Food & Cooking

Food & Cooking (4)

Those of you that been around me for a while already know that one of the things I like to do when I am not doing something else is to cook (and eat!).  I hate blah mediocre food!  For a few years I even competed (and won a few) BBQ & Chili cookoffs.  One of my distant dreams has to been to write a cookbook... but for now I will be content to share some of my culinary adventures here.  If you have a good recipe then drop me a line!  I'd love to share some reader recipes too!

Ok... I admit it.  I am a cheapskate.  Not one of those dumpster diving behind the grocery store to get free expired groceries kind of cheapskates (ewww!).  I just hate paying premium prices for things that are poorly made, or just overpriced.  Sometimes I think I can just make it myself.  It doesn't always turn out that way, but for this project it was great!  

This summer we moved to a great new house (well, new to us, but built in 1962!).  It is located in a golf course community and our backyard has huge mature citrus trees and great view of the golf course fairway pond and the green on the first hole.  One of the side benefits that we didn't expect was the backyard wildlife we have right off our porch.  The golf course and pond is home to a huge flock of Canadian Geese (even in the summer!).  We also have white cranes, a few variety of ducks, pigeons, doves, quail, cardinals, wood peckers, hummingbirds, all kinds of finches, wrens and our favorite: the famous peach-faced lovebirds!  They are little green, blue and peach parrots.  We have as many as 20 at a time in our backyard. It's great!  

So, now we have decided to put up some bird feeders! Yay.   I went to a "Wild Bird" retail store in the are and bought a big round birdseed cylinder and feeder and hung it from the big grapefruit tree so we can sit on the porch in the evening, soak in the sunset and and watch the birds frolic just a few feet away. But then.. those pesky bastards ate all that stuff up lickety split and it was time to get a refill.  Dang! I learned that those silly blocks are proprietary to this feeder (can't get replacements at Walmart or Home Depot) and they cost $17-18 each depending on the flavor.  It is the birdseed version of the old HP Printer Marketing plan.  Sell the hardware cheap and make tons of money selling ink refills.  I hate that.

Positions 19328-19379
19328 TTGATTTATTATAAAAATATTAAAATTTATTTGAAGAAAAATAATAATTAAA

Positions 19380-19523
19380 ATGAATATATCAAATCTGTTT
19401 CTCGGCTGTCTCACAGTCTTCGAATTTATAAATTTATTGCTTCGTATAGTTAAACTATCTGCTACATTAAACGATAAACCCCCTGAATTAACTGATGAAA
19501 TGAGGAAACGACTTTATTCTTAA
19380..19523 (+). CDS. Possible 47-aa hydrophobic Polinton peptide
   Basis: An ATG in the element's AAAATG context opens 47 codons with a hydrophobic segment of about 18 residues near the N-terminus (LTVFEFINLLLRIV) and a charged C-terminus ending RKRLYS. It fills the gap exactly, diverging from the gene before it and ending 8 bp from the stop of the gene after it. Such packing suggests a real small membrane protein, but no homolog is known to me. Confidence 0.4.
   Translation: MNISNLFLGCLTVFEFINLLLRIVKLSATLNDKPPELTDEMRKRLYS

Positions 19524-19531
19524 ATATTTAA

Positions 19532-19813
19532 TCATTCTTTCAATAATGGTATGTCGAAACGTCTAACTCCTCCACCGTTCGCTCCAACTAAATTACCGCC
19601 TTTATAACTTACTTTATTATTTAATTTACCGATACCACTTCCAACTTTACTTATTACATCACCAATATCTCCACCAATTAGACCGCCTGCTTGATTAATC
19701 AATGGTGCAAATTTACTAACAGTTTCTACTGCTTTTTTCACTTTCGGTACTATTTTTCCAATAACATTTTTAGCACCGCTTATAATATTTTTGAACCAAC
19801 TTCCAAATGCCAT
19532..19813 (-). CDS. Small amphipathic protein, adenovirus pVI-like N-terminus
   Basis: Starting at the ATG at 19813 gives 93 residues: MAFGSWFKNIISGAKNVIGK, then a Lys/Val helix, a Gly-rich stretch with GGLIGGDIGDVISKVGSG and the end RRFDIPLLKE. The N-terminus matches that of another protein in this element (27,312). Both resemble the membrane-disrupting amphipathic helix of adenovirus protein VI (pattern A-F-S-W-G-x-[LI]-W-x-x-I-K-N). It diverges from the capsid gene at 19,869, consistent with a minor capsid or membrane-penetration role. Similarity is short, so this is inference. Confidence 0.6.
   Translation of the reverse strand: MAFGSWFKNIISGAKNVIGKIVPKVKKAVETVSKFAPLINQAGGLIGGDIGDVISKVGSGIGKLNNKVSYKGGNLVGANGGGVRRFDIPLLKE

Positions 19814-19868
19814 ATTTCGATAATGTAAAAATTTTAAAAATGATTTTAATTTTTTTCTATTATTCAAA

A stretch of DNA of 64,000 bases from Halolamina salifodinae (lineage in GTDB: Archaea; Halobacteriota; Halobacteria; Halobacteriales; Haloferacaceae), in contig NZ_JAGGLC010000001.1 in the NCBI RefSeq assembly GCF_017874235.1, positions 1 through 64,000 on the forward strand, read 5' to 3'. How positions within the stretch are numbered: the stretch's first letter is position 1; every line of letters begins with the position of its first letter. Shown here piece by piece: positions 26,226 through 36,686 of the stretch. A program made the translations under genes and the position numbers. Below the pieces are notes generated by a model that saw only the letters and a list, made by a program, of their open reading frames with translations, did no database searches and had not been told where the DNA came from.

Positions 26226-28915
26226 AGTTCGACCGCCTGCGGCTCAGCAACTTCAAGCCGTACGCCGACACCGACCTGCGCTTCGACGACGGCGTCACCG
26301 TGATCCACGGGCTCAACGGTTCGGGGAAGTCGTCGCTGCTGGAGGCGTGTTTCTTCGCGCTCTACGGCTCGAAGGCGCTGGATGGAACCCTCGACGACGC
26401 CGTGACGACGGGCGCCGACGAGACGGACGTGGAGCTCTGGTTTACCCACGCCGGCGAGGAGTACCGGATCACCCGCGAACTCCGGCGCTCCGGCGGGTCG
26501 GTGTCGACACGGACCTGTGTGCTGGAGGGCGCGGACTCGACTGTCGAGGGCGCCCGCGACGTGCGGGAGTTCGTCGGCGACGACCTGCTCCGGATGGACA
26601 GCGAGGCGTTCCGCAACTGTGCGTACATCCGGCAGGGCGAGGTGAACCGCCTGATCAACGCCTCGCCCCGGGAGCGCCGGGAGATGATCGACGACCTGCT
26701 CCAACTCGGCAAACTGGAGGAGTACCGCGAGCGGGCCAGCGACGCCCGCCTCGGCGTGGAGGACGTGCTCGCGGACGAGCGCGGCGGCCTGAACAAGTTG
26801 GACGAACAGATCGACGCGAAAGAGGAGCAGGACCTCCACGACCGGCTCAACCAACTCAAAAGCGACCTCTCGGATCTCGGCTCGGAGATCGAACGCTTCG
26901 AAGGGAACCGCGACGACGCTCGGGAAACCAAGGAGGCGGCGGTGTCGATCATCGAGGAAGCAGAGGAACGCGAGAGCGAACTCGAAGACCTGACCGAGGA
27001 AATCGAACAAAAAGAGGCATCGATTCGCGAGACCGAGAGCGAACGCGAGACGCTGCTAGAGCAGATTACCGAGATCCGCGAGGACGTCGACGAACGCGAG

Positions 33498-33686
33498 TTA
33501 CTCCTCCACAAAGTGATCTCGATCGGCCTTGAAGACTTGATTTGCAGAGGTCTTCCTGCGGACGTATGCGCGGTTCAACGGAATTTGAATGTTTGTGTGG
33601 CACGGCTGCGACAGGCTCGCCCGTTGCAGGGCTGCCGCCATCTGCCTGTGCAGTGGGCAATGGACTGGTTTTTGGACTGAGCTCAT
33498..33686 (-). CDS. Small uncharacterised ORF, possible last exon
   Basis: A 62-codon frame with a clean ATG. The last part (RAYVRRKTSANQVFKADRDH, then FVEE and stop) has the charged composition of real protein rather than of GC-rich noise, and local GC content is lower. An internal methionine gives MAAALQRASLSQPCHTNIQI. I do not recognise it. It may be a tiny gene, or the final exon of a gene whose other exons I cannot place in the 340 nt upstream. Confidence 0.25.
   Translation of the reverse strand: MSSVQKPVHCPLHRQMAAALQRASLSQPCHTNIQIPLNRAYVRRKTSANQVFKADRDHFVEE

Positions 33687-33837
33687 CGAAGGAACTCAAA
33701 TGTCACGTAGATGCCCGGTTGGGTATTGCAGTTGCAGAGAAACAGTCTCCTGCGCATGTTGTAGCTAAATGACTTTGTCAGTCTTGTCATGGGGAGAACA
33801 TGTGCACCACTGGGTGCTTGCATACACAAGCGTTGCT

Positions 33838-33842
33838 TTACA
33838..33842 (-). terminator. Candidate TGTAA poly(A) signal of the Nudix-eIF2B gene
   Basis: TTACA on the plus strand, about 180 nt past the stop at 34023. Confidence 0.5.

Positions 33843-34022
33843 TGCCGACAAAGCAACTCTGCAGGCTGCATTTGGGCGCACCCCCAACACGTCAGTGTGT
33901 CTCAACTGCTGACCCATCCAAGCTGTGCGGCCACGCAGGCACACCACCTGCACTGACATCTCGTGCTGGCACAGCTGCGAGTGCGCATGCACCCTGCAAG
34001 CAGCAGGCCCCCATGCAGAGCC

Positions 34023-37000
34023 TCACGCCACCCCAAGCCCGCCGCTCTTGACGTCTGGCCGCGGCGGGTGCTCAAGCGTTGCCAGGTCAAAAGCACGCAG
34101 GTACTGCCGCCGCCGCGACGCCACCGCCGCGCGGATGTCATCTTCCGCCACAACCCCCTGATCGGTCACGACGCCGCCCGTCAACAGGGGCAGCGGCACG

So... I set out to the inter-webs to see if I can make my own. There are plenty of suet cake recipes, and a few one time "experiments" made by some attention starved Pinterest Whores. No real instructions. No real recipes and nothing the size of my block. We love the feeder, but hate paying $20 a crack for a couple pounds of birdseed.  



Wednesday, 13 November 2013 05:11

Jiarby's Ginger & Orange Blossom Turkey Brine

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 Jiarby's Ginger-Orange Blossom Turkey Brine

Thursday, 07 March 2013 19:14

Boston Baked Beans & Brown Bread

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Food has an amazing ability to function as a time machine and carry you back to decades gone by and help you relive pleasant weekends spent with family.  For me one of those great memory trigger foods is Boston Baked Beans...often served on top of a thick slice of hot griddled brown bread with raisins.  I know... you probably don't get it at all unless you grew up in a very narrow part of the New England, and  more specifically in the Boston area like I did.  


Tuesday, 18 December 2012 05:43

Glenn's Famous BBQ Baked Beans

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These days I usually cook dry beans from scratch, but that takes a day of planning for the overnight soak so now and then I like to start with some plain canned beans. This recipe came originally from a BBQ cookoff acquaintance (since passed away) and always gets rave reviews at family potlucks and picnics.  I usually do these when I am also cooking something in the smoker, maybe a brisket or pork butt.


 Glenn's Famous BBQ Baked Beans

  • 3 15 oz cans Great Northern Beans (White Navy Beans OK Too), partially drained
  • 1 cup brown sugar
  • 1 cup barbeque sauce
  • 1 tsp ground cumin
  • 1 med onion, diced
  • 1 green pepper, diced--seeds and membrane removed
  • 3-4 cloves garlic, minced
  • 2 cups chopped brisket or pulled pork
  • 1 tbsp bacon grease
  • 3 or 4 strips uncooked bacon

Start by sauteeing the onion and bell pepper in the bacon fat until the onion is just starting to carmelize. Add the garlic and continue sauteeing just until the garlic starts to turn color. Remove from heat.

Mix the beans, barbeque sauce, cumin and brown sugar in a mixing bowl. Add the chopped brisket or pork and the sauteed onion & pepper. stir until mixed.

Taste and adjust flavors as needed by adding more brown sugar if not sweet enough or more barbeque sauce if not spicy enough for your tastes. Cayenne (Great with chipotle powder!)can be added to boost heat. Salt will probably not need to be added as there will be plenty from the beans and sauce. If the mixture looks too dry, add a small amount of water or beer.

Pour the bean mixture into a disposable aluminum pan (I use a dutch oven). Lay the bacon strips across the top. Place the pan uncovered in your smoker for the last three hours of cooking. In a horizontal smoker place the pan nearest the hotter end, rotating end for end every hour to heat all sides of the pan equally. In a vertical, place the pan in the hottest portion of the chamber.

The beans are done when the bacon strips on top are done and it is hot and bubbly around the edges. The three hour cooking time is an estimate based on how my smoker performs. Yours may vary.